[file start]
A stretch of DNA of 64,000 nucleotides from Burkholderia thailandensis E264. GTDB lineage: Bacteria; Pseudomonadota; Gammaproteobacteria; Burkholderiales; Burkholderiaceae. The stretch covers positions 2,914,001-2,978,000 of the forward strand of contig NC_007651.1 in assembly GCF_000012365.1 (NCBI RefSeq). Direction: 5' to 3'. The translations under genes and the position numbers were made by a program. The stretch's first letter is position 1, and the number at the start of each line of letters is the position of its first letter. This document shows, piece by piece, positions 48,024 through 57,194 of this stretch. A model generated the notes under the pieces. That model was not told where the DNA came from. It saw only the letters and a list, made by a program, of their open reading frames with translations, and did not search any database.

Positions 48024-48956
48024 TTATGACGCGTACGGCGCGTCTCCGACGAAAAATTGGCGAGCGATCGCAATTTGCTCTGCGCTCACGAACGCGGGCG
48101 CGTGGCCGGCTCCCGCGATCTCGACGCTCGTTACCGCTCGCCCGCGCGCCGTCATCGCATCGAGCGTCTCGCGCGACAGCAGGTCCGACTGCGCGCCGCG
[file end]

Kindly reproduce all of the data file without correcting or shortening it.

A stretch of DNA of 64,000 nucleotides from Burkholderia thailandensis E264. GTDB lineage: Bacteria; Pseudomonadota; Gammaproteobacteria; Burkholderiales; Burkholderiaceae. The stretch covers positions 2,914,001-2,978,000 of the forward strand of contig NC_007651.1 in assembly GCF_000012365.1 (NCBI RefSeq). Direction: 5' to 3'. The translations under genes and the position numbers were made by a program. The stretch's first letter is position 1, and the number at the start of each line of letters is the position of its first letter. This document shows, piece by piece, positions 48,024 through 57,194 of this stretch. A model generated the notes under the pieces. That model was not told where the DNA came from. It saw only the letters and a list, made by a program, of their open reading frames with translations, and did not search any database.

Positions 48024-48956
48024 TTATGACGCGTACGGCGCGTCTCCGACGAAAAATTGGCGAGCGATCGCAATTTGCTCTGCGCTCACGAACGCGGGCG
48101 CGTGGCCGGCTCCCGCGATCTCGACGCTCGTTACCGCTCGCCCGCGCGCCGTCATCGCATCGAGCGTCTCGCGCGACAGCAGGTCCGACTGCGCGCCGCG